Ask what your country can do for you

Elise Cooper
The ideal espoused by President Kennedy, "Ask not what your country can do for you, ask what you can do for your country," no longer exists today.  Wisconsin, Ohio, and other state employees refuse to see the real issue, getting states back on the right financial track without people losing their jobs.  There are approximately forty-four states with a budget shortfall due in large part to unfavorable state union contracts.  In Wisconsin Governor Scott Walker introduced a bill that would reduce the state's contributions to pensions from 10% of salaries to 4.4% and raise the state employee's contribution for a standard health insurance plan from 6% to 12.6%.

By removing the ability to collectively bargain pension and health benefits, Governor Walker could save approximately 6000 jobs. State employees are taking no responsibility for the build-up of the debt and have claimed that the debt was created by Republicans who decreased taxes on business and the rich, causing a reduction in state revenue. 
Tom Campbell, who ran for Governor in California, served on the Governor's Board of Economic Advisors, and was the Director of California's Department of Finance, compared Wisconsin's $3.6 billion debt to California's $23 billion debt.  He commented that "a lot of Democratic legislators believe that business would not be driven out by any tax or regulation.  Look at California, which has the highest state income tax, the highest sales tax, and the highest business tax.  I am for what Governor Walker is doing, making a better business environment while controlling the rate of growth of entitlements. The state employee entitlements are a substantial part of the growth of the budget deficit.  It sounds right to me."

Because states do not have the same option that the private sector does, the ability to declare bankruptcy, negotiated union contracts cannot be declared void.  Instead, the option taken by many Midwest Governors is attempting to change the law.  Any contract would become null and void because the law changed.   It is definitely not fair to Wisconsin residents to have obligations that last over a person's lifetime.  Future generations should not have to be burdened by what is essentially a lifetime collective bargaining agreement. 

The new Wisconsin benefit proposals are more generous than what many private sector firms offer.  For example, Google will match the employee contribution to a limit of $8200.  Of Fortune's "100 Best Companies to Work For" only fourteen provide 100% health care.  Even the LA Unified Teachers contribute 9% of their salaries toward healthcare and 8% toward their retirement.  Wisconsin state employees need to look around and be grateful that the Governor's proposals are fair and modest, and the labor unions should realize that a bankrupt employer is no good for anyone.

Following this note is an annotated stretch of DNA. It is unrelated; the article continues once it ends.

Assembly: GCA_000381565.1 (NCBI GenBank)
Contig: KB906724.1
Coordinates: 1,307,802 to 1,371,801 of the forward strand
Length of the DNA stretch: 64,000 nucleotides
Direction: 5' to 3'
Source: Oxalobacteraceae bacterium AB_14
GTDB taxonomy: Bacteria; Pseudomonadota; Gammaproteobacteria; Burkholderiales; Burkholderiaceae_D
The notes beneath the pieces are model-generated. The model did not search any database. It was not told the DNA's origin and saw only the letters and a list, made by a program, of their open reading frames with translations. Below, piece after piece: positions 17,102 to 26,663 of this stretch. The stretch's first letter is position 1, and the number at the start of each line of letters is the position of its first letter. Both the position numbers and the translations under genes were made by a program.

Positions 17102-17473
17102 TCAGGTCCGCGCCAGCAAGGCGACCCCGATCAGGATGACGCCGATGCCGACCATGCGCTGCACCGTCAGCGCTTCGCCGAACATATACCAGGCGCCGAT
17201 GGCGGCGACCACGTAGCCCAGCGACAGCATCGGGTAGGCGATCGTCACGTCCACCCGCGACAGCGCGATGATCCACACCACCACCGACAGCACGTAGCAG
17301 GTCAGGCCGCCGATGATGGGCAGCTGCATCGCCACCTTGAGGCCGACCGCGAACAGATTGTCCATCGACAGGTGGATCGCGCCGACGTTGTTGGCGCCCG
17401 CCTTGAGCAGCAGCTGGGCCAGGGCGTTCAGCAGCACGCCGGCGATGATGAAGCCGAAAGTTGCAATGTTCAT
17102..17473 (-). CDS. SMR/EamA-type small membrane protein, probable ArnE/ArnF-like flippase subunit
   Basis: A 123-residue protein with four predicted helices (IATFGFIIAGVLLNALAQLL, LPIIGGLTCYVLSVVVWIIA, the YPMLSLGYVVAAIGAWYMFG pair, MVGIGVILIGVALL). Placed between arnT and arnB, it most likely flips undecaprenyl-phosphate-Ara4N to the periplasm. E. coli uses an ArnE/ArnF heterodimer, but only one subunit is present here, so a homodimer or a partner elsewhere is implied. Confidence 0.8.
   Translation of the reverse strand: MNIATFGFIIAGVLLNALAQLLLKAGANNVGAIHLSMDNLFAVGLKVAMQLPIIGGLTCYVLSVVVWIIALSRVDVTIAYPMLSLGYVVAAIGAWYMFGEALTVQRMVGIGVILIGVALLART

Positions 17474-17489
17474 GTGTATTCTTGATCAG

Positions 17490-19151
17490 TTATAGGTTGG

The ideal espoused by President Kennedy, "Ask not what your country can do for you, ask what you can do for your country," no longer exists today.  Wisconsin, Ohio, and other state employees refuse to see the real issue, getting states back on the right financial track without people losing their jobs.  There are approximately forty-four states with a budget shortfall due in large part to unfavorable state union contracts.  In Wisconsin Governor Scott Walker introduced a bill that would reduce the state's contributions to pensions from 10% of salaries to 4.4% and raise the state employee's contribution for a standard health insurance plan from 6% to 12.6%.

By removing the ability to collectively bargain pension and health benefits, Governor Walker could save approximately 6000 jobs. State employees are taking no responsibility for the build-up of the debt and have claimed that the debt was created by Republicans who decreased taxes on business and the rich, causing a reduction in state revenue. 
Tom Campbell, who ran for Governor in California, served on the Governor's Board of Economic Advisors, and was the Director of California's Department of Finance, compared Wisconsin's $3.6 billion debt to California's $23 billion debt.  He commented that "a lot of Democratic legislators believe that business would not be driven out by any tax or regulation.  Look at California, which has the highest state income tax, the highest sales tax, and the highest business tax.  I am for what Governor Walker is doing, making a better business environment while controlling the rate of growth of entitlements. The state employee entitlements are a substantial part of the growth of the budget deficit.  It sounds right to me."

Because states do not have the same option that the private sector does, the ability to declare bankruptcy, negotiated union contracts cannot be declared void.  Instead, the option taken by many Midwest Governors is attempting to change the law.  Any contract would become null and void because the law changed.   It is definitely not fair to Wisconsin residents to have obligations that last over a person's lifetime.  Future generations should not have to be burdened by what is essentially a lifetime collective bargaining agreement. 

The new Wisconsin benefit proposals are more generous than what many private sector firms offer.  For example, Google will match the employee contribution to a limit of $8200.  Of Fortune's "100 Best Companies to Work For" only fourteen provide 100% health care.  Even the LA Unified Teachers contribute 9% of their salaries toward healthcare and 8% toward their retirement.  Wisconsin state employees need to look around and be grateful that the Governor's proposals are fair and modest, and the labor unions should realize that a bankrupt employer is no good for anyone.